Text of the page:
How the Pay Telephone Was Invented in Connecticut

March 5, 2017 · Collections ·

This 1907 Gray Pay Telephone is on view in Connecticut Innovates! , Gift of the Estate of George A. Long, 1959.91.6a-c © 2017 The Connecticut Historical Society.

Did you know that the pay telephone was invented here in Connecticut?

Connecticut has always been a hotbed for invention and innovation. The Connecticut Historical Society’s (CHS) current exhibit, Connecticut Innovates! Presented by Connecticut Innovations, explores this topic, and the public pay telephone is just one of the innovations presented.

The idea for a public pay telephone was conceived in 1887, by William Gray when his wife was ill and he was not able to call a doctor. Gray, born in 1850, in Tariffville, Connecticut, was a fan of baseball, and before he invented the public pay telephone, he patented the inflatable chest protector for baseball catchers.

Gray set to work drawing up plans and models of his new invention which he felt would help people in times of need. When he was satisfied he brought his idea to Pratt & Whitney, who then commissioned a sixteen-year old apprentice, George Alexander Long, to create the first model of the pay telephone based on Gray’s plans. In 1889, the first pay telephone was installed on the ground floor of a bank building at the corner of Main Street and Central Row in Hartford by the Southern New England Telephone Company.

William Gray. Source: Gray Telephone Pay Stations: Yesterday, Today, Tomorrow

The successful creation of this new invention led to the formation of The Gray Telephone Pay Station Company in 1891, with William Gray, Amos Whitney, and Charles Soby as officers. In 1901, George A. Long joined the company. Whitney and Gray were first introduced while working at Colt’s Armory, but became better acquainted when both were at Pratt & Whitney. Gray and Soby met when Soby became financially involved with the chest protector.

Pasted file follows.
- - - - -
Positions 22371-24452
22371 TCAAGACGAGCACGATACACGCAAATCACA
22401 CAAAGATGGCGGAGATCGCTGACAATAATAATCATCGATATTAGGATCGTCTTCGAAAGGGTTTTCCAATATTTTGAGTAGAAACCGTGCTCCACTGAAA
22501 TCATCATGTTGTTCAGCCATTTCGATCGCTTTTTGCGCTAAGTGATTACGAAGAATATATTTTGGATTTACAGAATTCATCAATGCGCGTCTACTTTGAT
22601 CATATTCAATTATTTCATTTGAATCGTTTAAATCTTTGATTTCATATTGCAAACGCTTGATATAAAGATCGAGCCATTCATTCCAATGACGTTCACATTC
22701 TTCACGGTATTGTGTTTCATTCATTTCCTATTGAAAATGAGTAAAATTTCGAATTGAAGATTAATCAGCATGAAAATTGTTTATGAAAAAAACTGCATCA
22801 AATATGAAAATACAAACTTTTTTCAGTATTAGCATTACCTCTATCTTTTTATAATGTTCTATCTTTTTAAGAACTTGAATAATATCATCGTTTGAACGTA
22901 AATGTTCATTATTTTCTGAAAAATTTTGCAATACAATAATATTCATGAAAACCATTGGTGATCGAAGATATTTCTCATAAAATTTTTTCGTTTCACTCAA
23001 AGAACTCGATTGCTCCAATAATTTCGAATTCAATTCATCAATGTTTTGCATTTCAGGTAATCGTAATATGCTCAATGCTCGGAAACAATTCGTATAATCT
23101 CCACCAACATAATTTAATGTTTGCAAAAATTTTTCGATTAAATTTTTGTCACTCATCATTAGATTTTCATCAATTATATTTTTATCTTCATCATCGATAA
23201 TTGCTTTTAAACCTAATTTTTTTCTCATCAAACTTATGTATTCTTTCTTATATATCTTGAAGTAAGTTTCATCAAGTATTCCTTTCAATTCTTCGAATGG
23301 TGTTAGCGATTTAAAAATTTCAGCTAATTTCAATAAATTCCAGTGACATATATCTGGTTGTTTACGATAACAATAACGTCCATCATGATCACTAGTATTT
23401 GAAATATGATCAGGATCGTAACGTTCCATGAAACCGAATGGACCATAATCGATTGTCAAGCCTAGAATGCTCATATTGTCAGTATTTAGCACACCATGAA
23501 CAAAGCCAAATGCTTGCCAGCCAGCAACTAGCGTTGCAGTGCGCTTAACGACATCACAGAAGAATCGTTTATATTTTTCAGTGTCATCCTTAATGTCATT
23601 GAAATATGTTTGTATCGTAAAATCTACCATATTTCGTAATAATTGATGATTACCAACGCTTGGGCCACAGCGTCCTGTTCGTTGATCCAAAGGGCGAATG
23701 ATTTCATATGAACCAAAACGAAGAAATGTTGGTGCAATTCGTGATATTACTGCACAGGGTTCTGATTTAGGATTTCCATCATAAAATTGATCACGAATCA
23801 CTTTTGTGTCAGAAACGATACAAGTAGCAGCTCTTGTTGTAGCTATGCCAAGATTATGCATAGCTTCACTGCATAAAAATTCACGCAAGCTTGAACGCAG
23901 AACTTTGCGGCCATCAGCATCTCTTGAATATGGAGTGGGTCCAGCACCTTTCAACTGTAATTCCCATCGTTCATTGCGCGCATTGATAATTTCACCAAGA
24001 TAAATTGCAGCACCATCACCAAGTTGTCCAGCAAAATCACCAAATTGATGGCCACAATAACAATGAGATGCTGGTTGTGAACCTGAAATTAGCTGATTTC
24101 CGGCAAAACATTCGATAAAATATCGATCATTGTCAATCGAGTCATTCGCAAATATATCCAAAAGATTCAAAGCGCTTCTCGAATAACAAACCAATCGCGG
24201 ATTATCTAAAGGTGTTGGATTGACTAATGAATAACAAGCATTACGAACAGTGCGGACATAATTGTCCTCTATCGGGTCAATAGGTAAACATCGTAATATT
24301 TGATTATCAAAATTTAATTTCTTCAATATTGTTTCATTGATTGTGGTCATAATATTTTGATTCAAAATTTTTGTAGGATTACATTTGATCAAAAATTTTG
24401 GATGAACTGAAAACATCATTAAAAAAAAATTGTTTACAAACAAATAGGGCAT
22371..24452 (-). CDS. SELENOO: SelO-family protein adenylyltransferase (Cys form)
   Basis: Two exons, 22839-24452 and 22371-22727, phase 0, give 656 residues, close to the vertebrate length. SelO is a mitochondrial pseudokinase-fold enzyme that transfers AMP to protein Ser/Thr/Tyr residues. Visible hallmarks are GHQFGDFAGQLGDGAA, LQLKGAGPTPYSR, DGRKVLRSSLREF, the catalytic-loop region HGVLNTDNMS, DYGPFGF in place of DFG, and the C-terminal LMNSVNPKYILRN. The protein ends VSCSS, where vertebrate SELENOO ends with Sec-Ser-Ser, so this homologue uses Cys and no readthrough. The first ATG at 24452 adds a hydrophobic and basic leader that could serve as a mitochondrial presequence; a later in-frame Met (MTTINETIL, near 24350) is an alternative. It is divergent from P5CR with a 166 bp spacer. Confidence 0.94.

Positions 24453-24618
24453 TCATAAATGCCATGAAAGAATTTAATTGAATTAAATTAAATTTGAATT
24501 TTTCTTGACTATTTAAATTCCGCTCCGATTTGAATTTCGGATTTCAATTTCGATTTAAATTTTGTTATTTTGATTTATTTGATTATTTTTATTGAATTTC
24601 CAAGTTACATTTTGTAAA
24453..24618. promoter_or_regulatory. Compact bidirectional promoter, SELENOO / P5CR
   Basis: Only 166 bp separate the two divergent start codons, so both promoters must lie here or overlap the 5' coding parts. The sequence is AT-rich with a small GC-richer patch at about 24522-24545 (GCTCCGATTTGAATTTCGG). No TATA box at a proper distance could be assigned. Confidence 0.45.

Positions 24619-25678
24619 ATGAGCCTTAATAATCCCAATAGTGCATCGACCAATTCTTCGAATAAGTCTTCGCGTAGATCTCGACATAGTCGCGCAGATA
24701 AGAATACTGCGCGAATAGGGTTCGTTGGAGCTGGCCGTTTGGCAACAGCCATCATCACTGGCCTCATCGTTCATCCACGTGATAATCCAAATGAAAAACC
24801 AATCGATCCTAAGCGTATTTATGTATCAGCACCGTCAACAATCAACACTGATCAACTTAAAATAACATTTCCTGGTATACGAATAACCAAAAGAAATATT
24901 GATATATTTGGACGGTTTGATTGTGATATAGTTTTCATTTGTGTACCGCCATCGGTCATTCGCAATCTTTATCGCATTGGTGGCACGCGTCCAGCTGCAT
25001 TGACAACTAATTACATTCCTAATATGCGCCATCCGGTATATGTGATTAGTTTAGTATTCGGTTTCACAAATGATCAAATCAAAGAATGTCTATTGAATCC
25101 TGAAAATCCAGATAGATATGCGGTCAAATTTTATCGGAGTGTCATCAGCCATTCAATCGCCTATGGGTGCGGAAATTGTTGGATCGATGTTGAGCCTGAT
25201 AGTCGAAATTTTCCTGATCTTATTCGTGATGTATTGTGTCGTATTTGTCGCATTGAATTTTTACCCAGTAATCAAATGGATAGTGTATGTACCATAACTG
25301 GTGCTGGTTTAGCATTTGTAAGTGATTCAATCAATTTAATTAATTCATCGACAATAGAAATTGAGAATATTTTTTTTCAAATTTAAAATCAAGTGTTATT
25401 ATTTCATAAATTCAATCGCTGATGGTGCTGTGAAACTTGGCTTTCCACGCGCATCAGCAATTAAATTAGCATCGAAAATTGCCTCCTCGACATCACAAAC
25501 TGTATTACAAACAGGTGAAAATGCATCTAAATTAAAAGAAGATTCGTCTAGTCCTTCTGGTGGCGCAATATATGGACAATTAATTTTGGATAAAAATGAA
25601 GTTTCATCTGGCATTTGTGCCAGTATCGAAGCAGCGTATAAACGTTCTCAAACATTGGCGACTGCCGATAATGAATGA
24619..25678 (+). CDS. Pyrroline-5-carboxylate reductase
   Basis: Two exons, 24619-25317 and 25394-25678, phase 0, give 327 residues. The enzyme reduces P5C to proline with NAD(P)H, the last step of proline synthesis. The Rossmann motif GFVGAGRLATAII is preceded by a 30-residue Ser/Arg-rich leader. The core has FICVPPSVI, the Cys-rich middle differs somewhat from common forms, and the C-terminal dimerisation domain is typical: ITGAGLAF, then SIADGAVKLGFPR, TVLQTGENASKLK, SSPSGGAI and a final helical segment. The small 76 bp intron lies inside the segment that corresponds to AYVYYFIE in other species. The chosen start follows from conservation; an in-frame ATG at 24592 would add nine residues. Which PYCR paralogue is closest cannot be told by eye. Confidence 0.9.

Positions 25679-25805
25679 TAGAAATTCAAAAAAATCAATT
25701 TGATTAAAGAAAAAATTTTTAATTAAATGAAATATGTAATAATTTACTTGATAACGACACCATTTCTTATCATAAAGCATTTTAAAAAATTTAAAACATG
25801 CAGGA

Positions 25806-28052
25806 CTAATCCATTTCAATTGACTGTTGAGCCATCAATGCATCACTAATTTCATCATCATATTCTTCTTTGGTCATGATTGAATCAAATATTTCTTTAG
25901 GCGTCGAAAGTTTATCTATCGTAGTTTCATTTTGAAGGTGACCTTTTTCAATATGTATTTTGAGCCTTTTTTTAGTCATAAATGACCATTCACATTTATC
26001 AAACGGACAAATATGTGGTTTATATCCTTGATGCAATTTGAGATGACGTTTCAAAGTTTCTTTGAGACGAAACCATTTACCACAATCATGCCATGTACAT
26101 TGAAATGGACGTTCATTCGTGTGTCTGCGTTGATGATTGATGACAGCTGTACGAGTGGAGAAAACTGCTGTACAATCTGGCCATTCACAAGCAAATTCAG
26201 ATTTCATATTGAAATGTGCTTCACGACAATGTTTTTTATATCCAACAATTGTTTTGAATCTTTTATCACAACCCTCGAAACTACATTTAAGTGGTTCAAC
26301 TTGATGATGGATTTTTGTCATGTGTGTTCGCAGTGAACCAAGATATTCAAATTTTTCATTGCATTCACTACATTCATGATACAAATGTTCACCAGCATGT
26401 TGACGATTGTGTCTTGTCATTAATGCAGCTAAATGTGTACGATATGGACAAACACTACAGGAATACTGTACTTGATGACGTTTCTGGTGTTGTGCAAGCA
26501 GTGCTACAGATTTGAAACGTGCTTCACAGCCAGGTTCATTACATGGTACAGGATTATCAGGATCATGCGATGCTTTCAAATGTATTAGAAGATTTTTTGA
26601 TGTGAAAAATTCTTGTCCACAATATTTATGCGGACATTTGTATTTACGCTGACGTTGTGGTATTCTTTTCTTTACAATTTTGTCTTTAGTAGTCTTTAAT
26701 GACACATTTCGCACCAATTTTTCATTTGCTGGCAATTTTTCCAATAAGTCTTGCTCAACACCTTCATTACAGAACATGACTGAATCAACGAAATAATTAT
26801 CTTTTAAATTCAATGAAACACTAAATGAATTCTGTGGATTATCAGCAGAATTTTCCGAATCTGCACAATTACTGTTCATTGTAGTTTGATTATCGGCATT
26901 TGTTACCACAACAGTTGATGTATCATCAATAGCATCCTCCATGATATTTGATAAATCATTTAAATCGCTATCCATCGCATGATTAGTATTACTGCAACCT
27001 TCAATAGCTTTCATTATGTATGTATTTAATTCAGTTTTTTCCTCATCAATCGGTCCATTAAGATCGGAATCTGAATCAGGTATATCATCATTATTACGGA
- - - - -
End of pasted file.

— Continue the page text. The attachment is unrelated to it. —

Gradually more pay stations were installed around Connecticut, but the public was slow to accept the use of the pay stations. As with any new invention, models had to be improved and adjusted. The first model of the pay telephone was a postpayment model, which meant the caller paid once their call was complete.

George A. Long (1869-1958), Source: Gray Telephone Pay Stations: Yesterday, Today, Tomorrow

The public found the postpayment model burdensome, which led George A. Long to devise a prepayment model with a multi-coin system. New innovations in the telecommunications industry have led to improvements and alterations to telephones. Today, almost everyone carries a phone with them, and public pay phones have become scarce. Innovation is based on improving and building upon the ideas set forth by people before us, which is exactly what has happened with the telephone.

Connecticut Innovates! Presented by Connecticut Innovations is on view until March 25, 2017.

References:
The Gray Telephone Pay Station Co. Gray Telephone Pay Stations. Hartford, CT: R. S. Peck & Co., 1924

The Gray Telephone Pay Station Co. Gray Telephone Pay Stations: Yesterday, Today, Tomorrow. Hartford, CT: R. S. Peck & Co., 1935.

The Gray Telephone Pay Station Company building, Hartford, CT, Source: Gray Telephone Pay Stations

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